Peter Barnes, Senior Washington Correspondent
The Treasury Department is expected to announce as early as Wednesday new guidelines on compensation for bank executives, people in the financial industry said.
The guidelines were mandated by Congress as part of the economic stimulus package it approved earlier this year, after a public backlash over big pay packages doled out even at troubled firms that received government bailout money.
Under the legislation, the guidelines will cover pay and certain bonuses of top managers at banks that received funding from the Troubled Asset Relief Program, though two people familiar with the matter said the guidelines may cover more financial firms.
One financial industry person said Treasury could issue specific regulations for compensation or, at a minimum, release principles, leaving bank regulators to write their own rules. Most national banks are regulated by the Treasury itself, however, through its Office of the Comptroller of the Currency.
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Despite the legislation, which called for tough new pay rules on firms, the law gives the Treasury leeway in setting them. As a result, sources said they expect the rules will be flexible to allow firms to still offer large compensation packages that attract and retain key executives and employees.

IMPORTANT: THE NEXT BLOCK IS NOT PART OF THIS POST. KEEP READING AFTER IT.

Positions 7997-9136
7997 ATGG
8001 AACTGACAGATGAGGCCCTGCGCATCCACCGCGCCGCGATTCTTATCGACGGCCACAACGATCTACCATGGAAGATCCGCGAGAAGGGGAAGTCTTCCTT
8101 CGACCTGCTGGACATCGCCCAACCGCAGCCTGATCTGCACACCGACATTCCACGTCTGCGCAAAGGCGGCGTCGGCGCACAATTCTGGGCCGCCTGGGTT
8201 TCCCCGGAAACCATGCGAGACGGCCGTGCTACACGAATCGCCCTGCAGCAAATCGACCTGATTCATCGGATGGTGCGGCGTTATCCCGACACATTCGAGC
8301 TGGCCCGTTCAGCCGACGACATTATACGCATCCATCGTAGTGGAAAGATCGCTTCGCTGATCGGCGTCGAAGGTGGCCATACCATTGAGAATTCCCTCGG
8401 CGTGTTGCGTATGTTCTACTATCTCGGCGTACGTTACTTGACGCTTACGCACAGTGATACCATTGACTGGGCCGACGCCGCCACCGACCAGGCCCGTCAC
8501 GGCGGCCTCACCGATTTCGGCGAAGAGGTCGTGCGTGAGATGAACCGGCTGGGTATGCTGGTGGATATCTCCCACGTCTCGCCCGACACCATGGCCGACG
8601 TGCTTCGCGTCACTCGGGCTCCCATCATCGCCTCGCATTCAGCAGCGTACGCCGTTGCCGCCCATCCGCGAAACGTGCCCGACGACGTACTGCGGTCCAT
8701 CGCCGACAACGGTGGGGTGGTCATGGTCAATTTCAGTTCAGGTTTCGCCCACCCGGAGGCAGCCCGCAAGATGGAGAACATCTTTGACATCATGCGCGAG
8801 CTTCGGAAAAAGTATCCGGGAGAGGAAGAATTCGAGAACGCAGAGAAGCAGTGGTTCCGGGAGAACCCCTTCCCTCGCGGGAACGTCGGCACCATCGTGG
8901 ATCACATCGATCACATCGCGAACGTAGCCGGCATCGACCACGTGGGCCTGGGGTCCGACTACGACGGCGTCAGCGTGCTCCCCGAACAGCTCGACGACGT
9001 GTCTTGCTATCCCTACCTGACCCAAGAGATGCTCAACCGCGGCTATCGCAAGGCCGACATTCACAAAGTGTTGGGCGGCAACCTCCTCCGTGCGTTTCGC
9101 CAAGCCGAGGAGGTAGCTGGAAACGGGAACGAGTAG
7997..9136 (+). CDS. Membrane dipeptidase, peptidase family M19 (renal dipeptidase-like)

But to meet Congress's goal of creating pay plans that don't encourage short-term risk taking -- which many lawmakers blame in part for the recent financial crisis and, they believe, allowed some fired executives to walk away with multimillion-dollar severance packages -- the guidelines will generally require companies to tie pay and bonuses to a firm's long-term performance and risk-taking strategies.
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For example, a firm may grant stock options that vest over many years, rather than just in a few years.
The guidelines will also include "clawback" provisions that would repeal stock and option grants for an executive if a company's performance later falters.
A Treasury official is expected to outline the department's guidelines at a Congressional hearing scheduled for Thursday.
The Treasury is also expected to appoint a compensation "czar" to oversee implementation of the new guidelines, but the czar is likely to be named at a later date.
The Federal Reserve, which regulates bank holding companies -- the larger parents of banks -- is separately developing its own set of compensation rules. But the Fed's guidelines are not expected to be released for several months.
A Treasury spokesperson did not immediately respond to requests for comment.